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Despite shocking world-wide trends in the incidence of crime, many folks still have a very oblique view of what security is all about. Many families believe that putting in an alarm, with or without armed response, with a sign out front advertising the security installer involved, is enough to prevent crime occurring at their address.

It is alarming as to the amount of people I have spoken to in the past who state that they have armed response, so if they do get broken into, then it is the fault of their security company or their nation’s law-enforcement. However, what they are not taking into consideration is that both armed response and the police are both reactionary forces and cannot possibly be at all places where crime is being committed at all times.

Armed response and the police should be viewed as one leg of a family/company’s security plan, not the crutch on which our total security rests. The best security weapon we possess is our own mindset and in honing this weapon to concentrate on our vulnerability, we will be in a better position to counteract our security threats.

We are living in a world where trust is at a premium and the only way to rest assured that we cover all our vulnerabilities, is to create a security plan for our homes and businesses. This may sound like a sales pitch, but there are a number of reasons as to why it is not advisable to create your own security plan without assistance. This becomes evident when we have a closer look at the steps generally followed in security planning, but needless to say, the untrained eye would fail to recognize all vulnerabilities and the untrained person would fail to employ the most effective countermeasures.

The first step is to do what we call a “TRVA”, this stands for a Threat, Risk and Vulnerability Assessment. This assessment identifies what needs to be protected (Assets, property or people), the nature of the threat to the assets, property or people, the risks which could exacerbate into events negatively affecting the asset, property or person and the vulnerabilities which allow these threats and risks to realize. What also needs to be kept in mind when doing a TRVA, however, are the constraints put on the eventual security solution by the client, whether forced or voluntary, such as legal constraints, cultural constraints, operational constraints and especially budgetary constraints.

As previously stated, it is advisable to invest in a security assessor to carry out the TRVA for you, as an experienced assessor enters your premises with a critical eye, is not used to seeing the same landscape every day and thus will notice risks easier. Furthermore, he/she will have had prior experience with assessments and will know where to look for vulnerability and risk.

An assessor will look at all aspects of your security and not concentrate on only one aspect of protection. Ie. A camera installer will look at your premises with the intention of putting up cameras at all the vulnerable areas. As this is how he generates his income, you may find yourself subjected to one who tries to sell you as many cameras as he can get away with and also sell you the most expensive product within his available range. (Not that all camera installers will do this, but I have been subjected to some over the years) Similarly, you may have the same propensity with guarding companies and barrier installers. The assessor will look at your premises like an onion, with various layers starting with the community around you and ending in the very core of your home/office.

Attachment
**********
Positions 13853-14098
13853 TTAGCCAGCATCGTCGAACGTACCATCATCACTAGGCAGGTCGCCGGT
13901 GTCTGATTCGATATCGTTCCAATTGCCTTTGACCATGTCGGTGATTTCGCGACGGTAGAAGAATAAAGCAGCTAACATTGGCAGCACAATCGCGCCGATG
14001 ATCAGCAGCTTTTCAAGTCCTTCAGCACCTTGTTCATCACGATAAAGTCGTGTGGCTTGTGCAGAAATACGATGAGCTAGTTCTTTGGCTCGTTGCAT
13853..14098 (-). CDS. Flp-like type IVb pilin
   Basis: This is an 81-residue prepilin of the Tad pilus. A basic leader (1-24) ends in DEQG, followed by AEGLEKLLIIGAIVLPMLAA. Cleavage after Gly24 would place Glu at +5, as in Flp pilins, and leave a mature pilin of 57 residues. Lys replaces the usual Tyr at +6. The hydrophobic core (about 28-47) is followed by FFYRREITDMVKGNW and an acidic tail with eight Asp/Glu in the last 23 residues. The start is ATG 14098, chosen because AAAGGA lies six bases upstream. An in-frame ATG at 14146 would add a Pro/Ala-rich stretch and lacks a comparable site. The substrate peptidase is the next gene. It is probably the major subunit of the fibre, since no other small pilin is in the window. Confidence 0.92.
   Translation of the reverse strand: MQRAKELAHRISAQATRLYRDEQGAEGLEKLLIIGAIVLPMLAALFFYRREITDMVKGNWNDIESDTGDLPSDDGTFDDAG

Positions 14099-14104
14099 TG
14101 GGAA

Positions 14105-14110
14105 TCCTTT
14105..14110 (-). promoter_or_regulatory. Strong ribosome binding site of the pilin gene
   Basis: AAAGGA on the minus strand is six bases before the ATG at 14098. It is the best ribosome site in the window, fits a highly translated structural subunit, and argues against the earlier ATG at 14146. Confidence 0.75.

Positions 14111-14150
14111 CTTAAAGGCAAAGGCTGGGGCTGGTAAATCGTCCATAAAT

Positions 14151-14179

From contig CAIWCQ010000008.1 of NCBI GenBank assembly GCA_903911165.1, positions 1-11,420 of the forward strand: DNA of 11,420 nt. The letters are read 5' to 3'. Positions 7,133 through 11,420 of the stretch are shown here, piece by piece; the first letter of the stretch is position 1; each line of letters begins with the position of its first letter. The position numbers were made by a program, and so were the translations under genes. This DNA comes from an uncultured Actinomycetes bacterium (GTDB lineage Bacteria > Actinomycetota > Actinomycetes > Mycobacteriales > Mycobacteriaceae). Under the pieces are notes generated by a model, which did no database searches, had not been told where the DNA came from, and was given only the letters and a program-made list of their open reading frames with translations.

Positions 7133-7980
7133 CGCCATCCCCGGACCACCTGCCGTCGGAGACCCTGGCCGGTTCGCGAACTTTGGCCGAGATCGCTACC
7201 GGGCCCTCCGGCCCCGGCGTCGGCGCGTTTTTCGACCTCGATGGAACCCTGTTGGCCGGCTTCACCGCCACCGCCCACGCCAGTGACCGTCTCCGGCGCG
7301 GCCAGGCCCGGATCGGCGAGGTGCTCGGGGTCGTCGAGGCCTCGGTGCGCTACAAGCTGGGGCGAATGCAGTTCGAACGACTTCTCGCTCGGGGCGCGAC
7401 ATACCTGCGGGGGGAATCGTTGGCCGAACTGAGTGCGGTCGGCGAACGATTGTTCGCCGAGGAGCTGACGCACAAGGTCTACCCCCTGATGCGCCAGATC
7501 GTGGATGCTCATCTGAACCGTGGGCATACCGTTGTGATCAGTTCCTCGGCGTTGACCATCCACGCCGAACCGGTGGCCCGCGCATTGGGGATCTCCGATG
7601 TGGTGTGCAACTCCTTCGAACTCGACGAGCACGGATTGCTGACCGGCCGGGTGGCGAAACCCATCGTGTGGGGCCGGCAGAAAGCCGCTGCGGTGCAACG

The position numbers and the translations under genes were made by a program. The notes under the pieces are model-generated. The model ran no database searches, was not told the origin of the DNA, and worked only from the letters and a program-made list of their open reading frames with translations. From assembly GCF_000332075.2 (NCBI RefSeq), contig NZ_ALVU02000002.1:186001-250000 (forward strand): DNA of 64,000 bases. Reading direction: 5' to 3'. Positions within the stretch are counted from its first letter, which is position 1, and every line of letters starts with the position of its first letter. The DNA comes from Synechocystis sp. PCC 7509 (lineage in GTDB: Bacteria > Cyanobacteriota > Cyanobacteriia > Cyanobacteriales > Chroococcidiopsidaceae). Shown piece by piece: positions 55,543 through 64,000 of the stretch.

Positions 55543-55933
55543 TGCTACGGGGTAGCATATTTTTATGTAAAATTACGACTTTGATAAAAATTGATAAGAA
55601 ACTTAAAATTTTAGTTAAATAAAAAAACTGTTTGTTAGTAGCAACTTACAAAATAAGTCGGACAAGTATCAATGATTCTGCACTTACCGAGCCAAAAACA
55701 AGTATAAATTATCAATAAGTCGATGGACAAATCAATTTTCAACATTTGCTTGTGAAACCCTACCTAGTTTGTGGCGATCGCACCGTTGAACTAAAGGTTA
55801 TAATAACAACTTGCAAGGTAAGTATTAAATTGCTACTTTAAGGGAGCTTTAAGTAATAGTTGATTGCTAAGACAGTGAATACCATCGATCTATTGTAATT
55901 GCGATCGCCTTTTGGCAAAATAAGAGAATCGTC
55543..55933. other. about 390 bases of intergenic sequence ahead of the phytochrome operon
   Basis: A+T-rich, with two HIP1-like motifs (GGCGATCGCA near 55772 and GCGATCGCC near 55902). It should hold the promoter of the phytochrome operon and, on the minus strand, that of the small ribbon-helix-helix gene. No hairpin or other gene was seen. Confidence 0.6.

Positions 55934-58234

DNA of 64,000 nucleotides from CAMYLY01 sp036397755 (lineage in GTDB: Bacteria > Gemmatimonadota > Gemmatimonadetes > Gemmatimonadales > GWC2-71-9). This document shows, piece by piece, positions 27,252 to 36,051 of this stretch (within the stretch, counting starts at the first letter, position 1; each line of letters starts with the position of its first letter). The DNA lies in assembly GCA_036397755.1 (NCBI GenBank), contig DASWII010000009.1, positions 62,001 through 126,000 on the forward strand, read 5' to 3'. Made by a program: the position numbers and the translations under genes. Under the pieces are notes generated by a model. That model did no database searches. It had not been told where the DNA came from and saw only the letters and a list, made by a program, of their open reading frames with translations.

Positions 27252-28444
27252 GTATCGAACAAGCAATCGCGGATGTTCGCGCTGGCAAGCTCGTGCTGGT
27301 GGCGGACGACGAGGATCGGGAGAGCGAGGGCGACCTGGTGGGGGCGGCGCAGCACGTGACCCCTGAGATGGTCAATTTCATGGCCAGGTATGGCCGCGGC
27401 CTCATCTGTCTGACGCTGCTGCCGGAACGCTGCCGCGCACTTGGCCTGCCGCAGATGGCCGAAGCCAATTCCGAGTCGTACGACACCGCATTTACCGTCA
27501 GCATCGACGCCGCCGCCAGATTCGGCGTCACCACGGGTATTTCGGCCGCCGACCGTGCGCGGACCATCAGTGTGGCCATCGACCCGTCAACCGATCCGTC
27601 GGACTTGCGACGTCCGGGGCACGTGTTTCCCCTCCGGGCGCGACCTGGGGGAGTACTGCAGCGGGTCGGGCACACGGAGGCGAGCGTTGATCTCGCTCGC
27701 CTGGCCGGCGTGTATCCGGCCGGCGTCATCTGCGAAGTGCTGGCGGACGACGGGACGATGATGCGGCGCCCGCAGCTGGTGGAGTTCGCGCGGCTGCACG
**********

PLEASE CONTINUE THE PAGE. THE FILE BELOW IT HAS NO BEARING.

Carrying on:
The assessor will then assist you in the second step in the planning process which is where you draw up a security program design. He will take your risks and vulnerabilities into consideration and design layered protection. Ie. The assessor will have a look, firstly, at the access to and through your outer barriers. Looking at your preventative measures to keep unauthorized persons away and out as well as your detective measures which warn you when unwarranted action is taking place. These could include cameras, beams, electrified/alarmed fences etc. he will look at your lighting situation and as to how your existing camera equipment or your proposed camera equipment will adapt to the lighting both natural and artificial. He will also look at shadows and vulnerable hiding places, such as trees and bushes.

As part of the security program design, the assessor will also look at your physical structure, with the eye on maintaining a balance between safety and security. (It is one thing having barriers and security gates around your sensitive areas, such as bedrooms or offices, but can your family or employees escape a fire should one occur?)

One of the main advantages of having an experienced assessor is that he/she would be able to assist you with the third phase, which is to implement the advice given and put the approved solution in place. Assessors generally have reasonably good contacts within each installation field which he/she could recommend, leaving the final decision to the client.

The fourth stage is also one that the assessor would be in a position to facilitate, which is to ensure that solutions to the various threats, vulnerabilities and risks are carried out properly and neatly and that they are indeed cost-effective.

In the end, if the client and the assessor can agree that the measures in place deter, deny, detect or delay the commission of a crime and assist the client to respond effectively to and recover from untoward events, then the small cost in hiring an assessor, becomes worth it.

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